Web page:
Official publications and statements from the UK Government have been short of detail, but suggest that the aim is to strike a deal with the EU27. In a joint public statement made on 4 July 2017, the Secretary of State for Health, Jeremy Hunt MP, and Secretary of State for Business, Energy and Industrial Strategy, Greg Clark MP, made clear that the Government wants to retain a close working partnership in respect of medicines regulation after Brexit — implying the continuation in some form of the current system. This is consistent with the British Prime Minister’s Lancaster House speech, and a Government White Paper, which refer to the need to maintain certain areas of regulation.
There is more on what a close working partnership might mean in a paper published by the UK Government, on 21 August, titled: Continuity in the availability of goods for the EU and the UK: a position paper. Like the other papers discussed in this article, the availability of goods paper is intended as a starting point — a beginning for negotiations between the UK and the EU on the UK’s exit and future trade relations with the EU — not a full and final position. This particular paper sets out the Government’s desire to ensure the continued availability of goods in the EU and the UK after Brexit, which includes medicines and devices. In an apparent rebuttal of the presumptions made in the above Q&A documents, the paper states that “it makes sense to recognise our common regulatory systems and the UK’s ambition for cooperation in the future”. What this means for products is set out in a number of principles of direct relevance to medicinal products and medical devices:
A. Goods placed on the single market before exit should continue to circulate freely in the UK and the EU, without additional requirements or restrictions. This includes, but is not necessarily limited to:
a. ensuring there are no requirements to change labeling for these products;
b. recognising the validity of approvals, registrations and authorisations issued for these products; and
c. where there is a requirement to have a person responsible for compliance with particular product regulations based in the EU (an example given is Authorised Representatives for medical devices), that person should be able to continue carrying out that responsibility for products placed on the market prior to exit, whether based in the EU or in the UK; there should be no requirement to relocate.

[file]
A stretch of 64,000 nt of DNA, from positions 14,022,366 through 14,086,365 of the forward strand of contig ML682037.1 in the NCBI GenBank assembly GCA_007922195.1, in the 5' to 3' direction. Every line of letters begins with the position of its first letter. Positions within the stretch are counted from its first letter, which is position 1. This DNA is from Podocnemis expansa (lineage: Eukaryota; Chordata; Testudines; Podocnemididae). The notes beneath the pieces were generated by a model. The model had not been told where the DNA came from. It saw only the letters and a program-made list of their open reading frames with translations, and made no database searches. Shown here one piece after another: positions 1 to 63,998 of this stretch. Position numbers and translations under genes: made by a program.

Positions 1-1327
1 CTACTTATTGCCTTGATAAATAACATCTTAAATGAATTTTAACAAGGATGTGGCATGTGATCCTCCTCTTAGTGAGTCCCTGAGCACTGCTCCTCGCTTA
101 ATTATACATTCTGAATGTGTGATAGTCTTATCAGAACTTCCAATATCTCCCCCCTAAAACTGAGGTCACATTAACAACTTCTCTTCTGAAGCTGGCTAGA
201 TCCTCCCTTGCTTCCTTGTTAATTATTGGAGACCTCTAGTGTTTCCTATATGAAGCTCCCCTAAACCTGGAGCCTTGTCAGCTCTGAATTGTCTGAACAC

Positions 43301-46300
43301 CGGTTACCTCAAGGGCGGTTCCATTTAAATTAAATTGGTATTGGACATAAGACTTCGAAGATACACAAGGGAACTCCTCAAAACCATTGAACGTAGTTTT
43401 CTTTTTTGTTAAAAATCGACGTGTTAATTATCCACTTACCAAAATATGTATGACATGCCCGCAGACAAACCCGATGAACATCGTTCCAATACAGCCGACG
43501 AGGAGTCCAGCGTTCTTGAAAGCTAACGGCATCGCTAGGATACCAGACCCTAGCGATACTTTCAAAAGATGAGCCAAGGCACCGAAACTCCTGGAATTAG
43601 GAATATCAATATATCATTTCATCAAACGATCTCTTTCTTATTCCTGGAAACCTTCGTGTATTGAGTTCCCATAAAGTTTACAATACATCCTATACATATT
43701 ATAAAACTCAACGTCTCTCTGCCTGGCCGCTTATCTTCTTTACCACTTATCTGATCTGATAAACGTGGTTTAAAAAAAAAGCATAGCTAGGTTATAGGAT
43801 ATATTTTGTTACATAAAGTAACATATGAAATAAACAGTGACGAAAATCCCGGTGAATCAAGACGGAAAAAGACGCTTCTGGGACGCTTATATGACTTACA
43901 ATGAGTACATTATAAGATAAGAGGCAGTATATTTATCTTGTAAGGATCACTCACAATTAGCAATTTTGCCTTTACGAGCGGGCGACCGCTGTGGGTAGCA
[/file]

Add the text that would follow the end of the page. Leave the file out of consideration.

B. Where businesses have undertaken compliance activities prior to exit day, they should not be required to duplicate those activities in order to place goods on the UK and the EU market after exit. To achieve this, the paper states that compliance should be recognised for both the UK and EU markets regardless of where the activity took place. One example given of such activity is the re-inspection of approved manufacturing plants. The paper also proposes that testing and batch release by Qualified Persons should continue in the same country of location, post-Brexit (that is, separate Qualified Persons should not be required in the UK and the EU).
C. The agreement should facilitate the continued oversight of goods. The paper cites as examples requirements on MA holders to report adverse reactions to medicines. The paper suggests that agreement between the UK and the EU should stipulate, amongst other measures, that assessment bodies should continue to be recognised to fulfil any ongoing obligations for the lifetime of the products concerned and there should be ongoing data exchange where currently provided for.
“the Government wants to retain a close working partnership in respect of medicines regulation after Brexit”
The above position paper largely emphasises the approach the Government wants to take to products with existing authorisations. However, the reference to “the UK’s ambition for cooperation in the future” clearly suggests that it also has future arrangements in mind. This is supported by a later paper, dated 7 September and titled Collaboration on science and innovation: a future partnership paper. This paper is largely concerned with proposals for UK participation in future medical research, amongst other areas of science, as well as reiterating the Government’s intention to underwrite 2020 funding. However, the paper also alludes to the UK’s commitment to a close working relationship with the EMA on medicines regulation. The suggestion is again that the Government envisages continued partnership between the MHRA and the EMA.